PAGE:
our memory before we exit, the kernel will still think it needs to clear the
tid field. Something else in the program could reuse our free'd memory, and
it could get corrupted if Linux clears out what is no longer our tid field.
So when a thread is marked detached, we call the
call, passing it a null pointer, which effectively disables the
CLONE_CHILD_CLEARTID for the thread.
The other is that a thread's memory is freed by an
munmap system call, but
if we call the usual
munmap function that wraps the system call, it will
free the current thread, including the stack we're running on out from
underneath us. The
munmap wrapper will then access freed memory trying to
read its return address for the return jump.
To fix this, we need more assembly code. We need a special code
sequence to make a
munmap system call, and then make an
call to exit the thread, without touching the stack after the
Fortunately, this can be done in just a handful of instructions.
Note that on 32-bit x86, we normally don't make syscalls directly, because
int 0x80 mechanism is very slow, and Linux provides a much
faster way to make syscalls through the vDSO. However, we can't use that
here because the vdso is effectively another syscall wrapper that
expects to store a return address on the stack. So we use
so that we can completely prevent touching the stack. Fortunately,
threads don't exit all that often, so the performance loss here isn't
It's common for threading libraries to provide synchronization primitives such as mutexes and reader-writer locks.
Mustang's main strategy is to use
parking_lot to implement these, since
parking_lot is a widely-used library, and there's not a lot to add here.
Except there's one place Mustang can't yet use
parking_lot: the Rust global
allocator uses a
Mutex, because it's allocating memory for multiple threads
from a shared heap. But the twist for Mustang is,
does global allocation.
Allocator tries to acquire a lock, which tries to perform an allocation, which tries to acquire a lock, which tries to perform an allocation...
So what do we do? For now, Mustang has its own Mutex implementation, built
on top of atomics and Linux's
futex. It's nothing fancy, it's unfair,
it's inefficient in a bunch of ways, and it's certainly not proven correct.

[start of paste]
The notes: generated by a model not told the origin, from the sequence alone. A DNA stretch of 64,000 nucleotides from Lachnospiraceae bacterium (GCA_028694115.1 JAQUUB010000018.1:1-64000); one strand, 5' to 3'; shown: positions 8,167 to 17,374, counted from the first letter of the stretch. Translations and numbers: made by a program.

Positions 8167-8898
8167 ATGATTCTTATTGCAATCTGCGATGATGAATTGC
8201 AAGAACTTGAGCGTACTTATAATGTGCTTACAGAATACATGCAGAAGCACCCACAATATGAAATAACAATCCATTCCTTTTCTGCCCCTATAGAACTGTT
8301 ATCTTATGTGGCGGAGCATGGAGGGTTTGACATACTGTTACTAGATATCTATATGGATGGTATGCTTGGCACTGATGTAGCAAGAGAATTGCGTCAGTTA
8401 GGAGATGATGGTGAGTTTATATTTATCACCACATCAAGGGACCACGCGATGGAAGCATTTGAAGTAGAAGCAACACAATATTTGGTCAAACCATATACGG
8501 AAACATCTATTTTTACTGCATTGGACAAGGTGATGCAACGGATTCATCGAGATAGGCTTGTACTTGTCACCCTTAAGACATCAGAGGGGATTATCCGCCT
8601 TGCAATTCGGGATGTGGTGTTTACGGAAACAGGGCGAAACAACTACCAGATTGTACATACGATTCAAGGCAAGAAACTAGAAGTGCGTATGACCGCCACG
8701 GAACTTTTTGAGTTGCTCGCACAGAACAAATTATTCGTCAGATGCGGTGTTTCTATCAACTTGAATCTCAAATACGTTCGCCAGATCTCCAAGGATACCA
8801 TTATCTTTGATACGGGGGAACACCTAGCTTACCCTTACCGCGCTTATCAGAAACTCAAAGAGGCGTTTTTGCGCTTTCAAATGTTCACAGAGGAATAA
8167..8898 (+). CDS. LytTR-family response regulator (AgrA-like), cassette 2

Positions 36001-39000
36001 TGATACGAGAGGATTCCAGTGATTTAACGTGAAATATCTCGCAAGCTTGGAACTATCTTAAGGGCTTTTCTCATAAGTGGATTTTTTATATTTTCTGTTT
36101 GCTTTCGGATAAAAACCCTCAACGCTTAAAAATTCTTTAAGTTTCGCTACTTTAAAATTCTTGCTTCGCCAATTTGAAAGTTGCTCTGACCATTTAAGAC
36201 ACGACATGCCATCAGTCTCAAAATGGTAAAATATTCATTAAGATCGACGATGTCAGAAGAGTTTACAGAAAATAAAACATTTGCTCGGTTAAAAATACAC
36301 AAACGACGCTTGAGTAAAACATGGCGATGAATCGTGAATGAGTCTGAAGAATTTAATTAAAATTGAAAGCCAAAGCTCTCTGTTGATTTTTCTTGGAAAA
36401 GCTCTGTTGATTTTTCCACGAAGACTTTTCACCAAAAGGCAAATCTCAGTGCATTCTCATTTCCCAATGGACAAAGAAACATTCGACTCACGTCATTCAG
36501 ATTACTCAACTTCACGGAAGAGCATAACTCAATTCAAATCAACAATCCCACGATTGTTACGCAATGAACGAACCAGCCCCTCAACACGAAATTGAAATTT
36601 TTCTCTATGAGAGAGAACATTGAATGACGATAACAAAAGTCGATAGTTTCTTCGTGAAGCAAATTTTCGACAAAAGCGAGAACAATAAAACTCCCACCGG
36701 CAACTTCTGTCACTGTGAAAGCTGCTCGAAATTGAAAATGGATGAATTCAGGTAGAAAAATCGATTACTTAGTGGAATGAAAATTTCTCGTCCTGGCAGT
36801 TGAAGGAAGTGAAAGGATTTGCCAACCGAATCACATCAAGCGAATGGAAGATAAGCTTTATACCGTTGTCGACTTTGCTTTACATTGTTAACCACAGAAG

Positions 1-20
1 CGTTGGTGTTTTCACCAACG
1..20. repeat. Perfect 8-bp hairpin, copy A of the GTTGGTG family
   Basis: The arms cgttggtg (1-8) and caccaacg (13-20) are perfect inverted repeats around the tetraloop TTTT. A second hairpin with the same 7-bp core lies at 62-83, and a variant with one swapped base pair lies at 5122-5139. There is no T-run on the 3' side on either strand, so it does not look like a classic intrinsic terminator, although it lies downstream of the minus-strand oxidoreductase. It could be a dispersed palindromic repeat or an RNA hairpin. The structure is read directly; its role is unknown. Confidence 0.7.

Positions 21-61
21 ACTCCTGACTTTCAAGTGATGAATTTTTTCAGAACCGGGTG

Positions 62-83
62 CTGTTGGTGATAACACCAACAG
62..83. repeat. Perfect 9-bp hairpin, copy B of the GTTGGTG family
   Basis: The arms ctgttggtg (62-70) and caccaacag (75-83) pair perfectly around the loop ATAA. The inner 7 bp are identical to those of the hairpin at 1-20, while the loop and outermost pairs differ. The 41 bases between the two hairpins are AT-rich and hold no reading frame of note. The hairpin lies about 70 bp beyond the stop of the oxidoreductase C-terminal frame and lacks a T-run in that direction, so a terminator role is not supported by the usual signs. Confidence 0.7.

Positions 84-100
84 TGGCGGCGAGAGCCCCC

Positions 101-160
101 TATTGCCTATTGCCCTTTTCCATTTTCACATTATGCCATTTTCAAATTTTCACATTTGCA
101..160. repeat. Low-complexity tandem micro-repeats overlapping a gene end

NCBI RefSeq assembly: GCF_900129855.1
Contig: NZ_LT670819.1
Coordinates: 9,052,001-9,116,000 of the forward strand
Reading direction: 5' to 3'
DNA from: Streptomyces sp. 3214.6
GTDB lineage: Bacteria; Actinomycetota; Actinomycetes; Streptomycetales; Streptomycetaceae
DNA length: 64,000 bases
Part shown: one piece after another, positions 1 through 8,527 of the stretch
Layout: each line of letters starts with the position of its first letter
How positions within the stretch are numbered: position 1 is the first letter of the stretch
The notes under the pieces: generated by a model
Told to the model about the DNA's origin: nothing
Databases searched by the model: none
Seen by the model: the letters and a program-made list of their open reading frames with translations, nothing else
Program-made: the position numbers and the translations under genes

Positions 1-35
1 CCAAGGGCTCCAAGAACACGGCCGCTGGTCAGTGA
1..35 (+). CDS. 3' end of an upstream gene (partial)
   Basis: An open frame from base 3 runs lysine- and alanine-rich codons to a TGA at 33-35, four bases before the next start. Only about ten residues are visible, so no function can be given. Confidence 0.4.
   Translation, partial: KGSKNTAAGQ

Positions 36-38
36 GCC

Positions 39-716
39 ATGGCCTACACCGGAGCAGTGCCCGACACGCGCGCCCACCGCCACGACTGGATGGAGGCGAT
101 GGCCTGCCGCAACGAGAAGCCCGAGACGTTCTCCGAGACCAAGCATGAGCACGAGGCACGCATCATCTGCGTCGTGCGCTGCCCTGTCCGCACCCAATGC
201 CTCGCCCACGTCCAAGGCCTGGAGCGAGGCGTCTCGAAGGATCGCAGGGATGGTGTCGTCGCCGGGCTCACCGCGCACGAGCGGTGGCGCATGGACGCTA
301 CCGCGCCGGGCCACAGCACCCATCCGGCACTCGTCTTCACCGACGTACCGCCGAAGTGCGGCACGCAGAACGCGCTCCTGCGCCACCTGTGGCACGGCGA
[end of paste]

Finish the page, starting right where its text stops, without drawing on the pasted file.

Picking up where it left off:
But it's pretty simple and it passes all the tests! This is your regular
reminder that simply implementing everything in Rust does not make anything
automatically safer. Mustang is still experimental at this point, with lots
But not cancellation
The other really big piece of functionality that a libpthread would provide is cancellation. Cancellation is very complex, and requires hooks in libc and very special handling of many system calls. However, Rust doesn't support cancellation, and it's relatively rare even in C code, so origin and mustang don't implement it.
The origin crate provides low-level but still somewhat Rust-idiomatic interfaces to process startup and shutdown, and now also threads. This accompanies the rsix crate which provides Rust-idiomatic interfaces to system calls.
The c-scape crate provides libc and libpthread ABIs as wrappers around
rsix and origin. Right now, this allows existing code, such as Rust's
std to run on origin and rsix without any extra porting work.
But also, code that wants to can bypass the c-scape compatibility layer, and call into rsix and origin directly. This eliminates some overhead, but more importantly, it offers greater safety and simplicity, because there are fewer raw pointers, raw file descriptors, and raw error return values.
Of course, even rsix and origin are still very low-level. Most users should of
course continue to use
std, and high-level libraries such as
cap-std. But perhaps someday
there could be a way of using rsix in std, simplifying the code by factoring
out raw pointers, raw file descriptors, and raw error handling.
And perhaps someday, one could even imagine, an official Rust target for Rust programs built entirely in Rust, with I/O safety down to the syscalls.